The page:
The U-shaped maple neck is thin and very accommodating for beginners. The large cutaway provides plenty of access to the higher frets and should make full neck runs more enjoyable. There’s just enough string separation to help beginners learn the basics of guitar playing while also catering to more advanced players during solos.
The EC-10 comes with LG-100 passive pickups at the neck and bridge. Only two control knobs are available, for tone and master volume. The LTD tuners guarantee long-lasting tuning retention, which is always nice to have. Of course, like many other guitars, there seems to be an issue with tuning retention of the G string.
I also liked the fact that a gig bag is also included in the price. And, although the guitar may look simplistic, the EC-10 inlay on the 12th fret looks like the perfect touch to make the guitar stand out.
The Oscar Schmidt OE20B comes with durable diecast tuners, which provide very good tuning retention. It has a stoptail feature and looks and feels like pretty much any Gibson guitar. The body has a large neck cutaway which provides easy access to the higher frets. This should come in handy when practicing full neck runs.
For a budget electric guitar, the dual humbucker pickup configuration offers a great deal of volume. The tonal clarity is not bad either. The OE20B is good for a variety of genres and effect configurations.
There are four volume and tone control knobs with brass finishing on each. Regardless of the finish, the OE20B feature brass control knobs of various shades.
When it comes to durability, the OE20B is a lot sturdier than you would expect in this price range. The maple neck, rosewood fretboard, and solid wood body have been built to last. And, given the humbucker configuration and overall tonal clarity, this instrument will transition well into intermediate lessons and even jam sessions.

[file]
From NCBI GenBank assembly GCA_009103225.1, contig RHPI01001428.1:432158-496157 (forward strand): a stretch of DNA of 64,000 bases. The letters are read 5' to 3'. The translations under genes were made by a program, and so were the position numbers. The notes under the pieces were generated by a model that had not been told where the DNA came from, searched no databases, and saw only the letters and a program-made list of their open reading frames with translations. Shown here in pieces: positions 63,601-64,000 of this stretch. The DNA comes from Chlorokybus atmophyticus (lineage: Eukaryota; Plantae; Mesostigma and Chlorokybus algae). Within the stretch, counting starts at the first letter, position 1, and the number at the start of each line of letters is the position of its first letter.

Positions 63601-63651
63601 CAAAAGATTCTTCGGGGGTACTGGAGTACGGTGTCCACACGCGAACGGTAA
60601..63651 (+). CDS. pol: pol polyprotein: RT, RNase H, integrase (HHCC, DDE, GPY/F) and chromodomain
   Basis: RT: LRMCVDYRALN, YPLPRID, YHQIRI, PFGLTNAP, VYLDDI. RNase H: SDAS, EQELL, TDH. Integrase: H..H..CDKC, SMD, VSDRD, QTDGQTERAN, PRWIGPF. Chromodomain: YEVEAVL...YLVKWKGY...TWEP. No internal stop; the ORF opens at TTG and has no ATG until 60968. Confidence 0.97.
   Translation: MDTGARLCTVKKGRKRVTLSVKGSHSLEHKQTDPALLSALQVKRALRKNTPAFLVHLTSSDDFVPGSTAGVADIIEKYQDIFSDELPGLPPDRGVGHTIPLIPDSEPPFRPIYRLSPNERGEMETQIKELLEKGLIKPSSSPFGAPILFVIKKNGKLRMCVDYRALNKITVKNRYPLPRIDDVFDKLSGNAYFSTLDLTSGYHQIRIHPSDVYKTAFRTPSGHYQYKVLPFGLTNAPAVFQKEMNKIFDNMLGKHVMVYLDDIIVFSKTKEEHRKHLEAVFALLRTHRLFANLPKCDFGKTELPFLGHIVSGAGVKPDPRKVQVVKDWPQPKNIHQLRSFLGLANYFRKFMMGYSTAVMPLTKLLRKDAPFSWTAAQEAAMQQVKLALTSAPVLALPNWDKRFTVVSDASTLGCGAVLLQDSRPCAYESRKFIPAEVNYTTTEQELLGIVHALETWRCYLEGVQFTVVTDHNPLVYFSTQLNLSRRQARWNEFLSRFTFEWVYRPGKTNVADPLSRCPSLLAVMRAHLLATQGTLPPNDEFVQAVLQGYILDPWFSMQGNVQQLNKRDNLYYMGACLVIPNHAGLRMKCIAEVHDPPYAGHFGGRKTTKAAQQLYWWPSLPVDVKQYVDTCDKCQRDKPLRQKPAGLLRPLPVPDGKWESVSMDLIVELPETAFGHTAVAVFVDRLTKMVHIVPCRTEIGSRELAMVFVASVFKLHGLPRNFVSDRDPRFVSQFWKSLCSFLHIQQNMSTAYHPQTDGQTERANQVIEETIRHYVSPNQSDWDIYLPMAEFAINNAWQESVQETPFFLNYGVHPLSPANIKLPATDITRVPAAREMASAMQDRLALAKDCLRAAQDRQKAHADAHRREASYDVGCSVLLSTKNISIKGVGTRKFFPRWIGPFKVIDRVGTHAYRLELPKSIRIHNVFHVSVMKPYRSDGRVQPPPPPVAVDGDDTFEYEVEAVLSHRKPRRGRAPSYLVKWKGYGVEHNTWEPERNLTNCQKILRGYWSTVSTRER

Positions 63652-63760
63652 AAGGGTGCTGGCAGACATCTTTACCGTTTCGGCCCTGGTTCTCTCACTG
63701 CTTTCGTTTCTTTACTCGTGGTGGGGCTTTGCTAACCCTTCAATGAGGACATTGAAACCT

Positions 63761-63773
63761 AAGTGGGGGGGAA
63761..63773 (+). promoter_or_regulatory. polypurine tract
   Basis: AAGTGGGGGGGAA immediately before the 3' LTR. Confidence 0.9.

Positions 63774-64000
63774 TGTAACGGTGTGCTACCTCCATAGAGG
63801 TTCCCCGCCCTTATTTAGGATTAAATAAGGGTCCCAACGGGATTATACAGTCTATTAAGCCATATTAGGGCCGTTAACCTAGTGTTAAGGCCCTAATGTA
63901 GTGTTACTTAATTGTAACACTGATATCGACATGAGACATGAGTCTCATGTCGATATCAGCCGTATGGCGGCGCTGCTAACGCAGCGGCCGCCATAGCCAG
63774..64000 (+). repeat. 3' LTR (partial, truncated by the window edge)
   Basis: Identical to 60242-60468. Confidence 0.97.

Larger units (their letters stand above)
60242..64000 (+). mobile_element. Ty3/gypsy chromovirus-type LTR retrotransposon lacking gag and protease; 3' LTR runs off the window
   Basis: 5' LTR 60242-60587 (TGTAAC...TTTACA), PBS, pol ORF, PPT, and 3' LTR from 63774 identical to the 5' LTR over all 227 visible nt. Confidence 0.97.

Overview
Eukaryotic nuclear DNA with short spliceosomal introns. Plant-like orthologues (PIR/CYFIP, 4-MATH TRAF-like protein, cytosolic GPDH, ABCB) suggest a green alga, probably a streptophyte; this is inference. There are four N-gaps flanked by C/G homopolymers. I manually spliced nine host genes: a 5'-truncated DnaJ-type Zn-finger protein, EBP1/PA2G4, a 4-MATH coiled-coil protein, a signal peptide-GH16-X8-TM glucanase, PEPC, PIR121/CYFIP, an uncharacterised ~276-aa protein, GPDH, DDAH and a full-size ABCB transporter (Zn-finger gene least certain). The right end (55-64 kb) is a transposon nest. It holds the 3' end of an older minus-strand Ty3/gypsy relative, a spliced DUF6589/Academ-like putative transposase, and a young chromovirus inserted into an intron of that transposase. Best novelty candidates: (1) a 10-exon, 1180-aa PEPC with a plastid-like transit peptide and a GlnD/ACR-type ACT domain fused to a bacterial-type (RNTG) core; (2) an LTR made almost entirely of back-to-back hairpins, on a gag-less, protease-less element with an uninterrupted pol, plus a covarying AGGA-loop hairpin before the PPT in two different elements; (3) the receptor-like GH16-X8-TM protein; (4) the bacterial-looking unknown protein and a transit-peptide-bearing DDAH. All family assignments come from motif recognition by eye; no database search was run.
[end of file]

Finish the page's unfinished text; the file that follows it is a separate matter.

This is a very interesting electric guitar. Unlike most on this list, it’s not made by a world-renowned manufacturer. Unlike most budget-friendly guitars, this one can offer you the full 24 frets, with inlays up to the 24th.
The fretboard seems a bit wide but not too thick that it would be hard to grip for those who are new to chords. The guitar has a simple 2-way pickup switch, a tone control, and a volume control knob. One thing that’s not ideal is the positioning of the pickup switch, which is a bit further back and aligned with the bridge.
The two humbucker pickups sound good when playing clean or slightly overdriven. One more thing that’s noteworthy about this guitar, besides its obviously low price tag, is the light body. It’s more beginner-friendly at just 7.25lbs.
Cheap Electric Guitars – What to Expect
To begin with, cheap electric guitars are definitely made overseas. They tend to be considerably lighter than premium guitars. In a way, they are easier to use because of their lightweight bodies. But, this also means that the overall build quality won’t be too impressive when compared to more expensive models.
What to Look for in Pickups
In order to keep the price tag down, you should look for passive pickups. Passive pickups are cheaper but that doesn’t mean that they’re not good. For learning purposes, passive pickups are actually better for use with budget amps since they have a naturally high output.
Active pickups, on the other hand, need to be driven in order to deliver their distinctive clarity and crispness.
Controls and Options
Every guitar will have at least one tone control knob and one volume control knob. But, if you want more tonal variety, it’ll be important to find a guitar that has more individual channel controls. At the very least, this would allow you to create enough separation between rhythm and solo.
You shouldn’t expect to get too much in terms of accessories. There are very few affordable electric guitar bundles that also come with high-end electronics.
That said, a complete kit with an amp, picks, chords, and a bag can be a very valuable alternative for some users, especially students.
Affordability is not a Sign of Low Performance
As you can see, my top picks for the best electric guitars under $300 or $200 were chosen based on very specific characteristics. They all feature highly-capable stock pickups that are suitable for a wide range of genres.
The best budget electric guitar for you will be up to you to decide based on your unique requirements and expectations.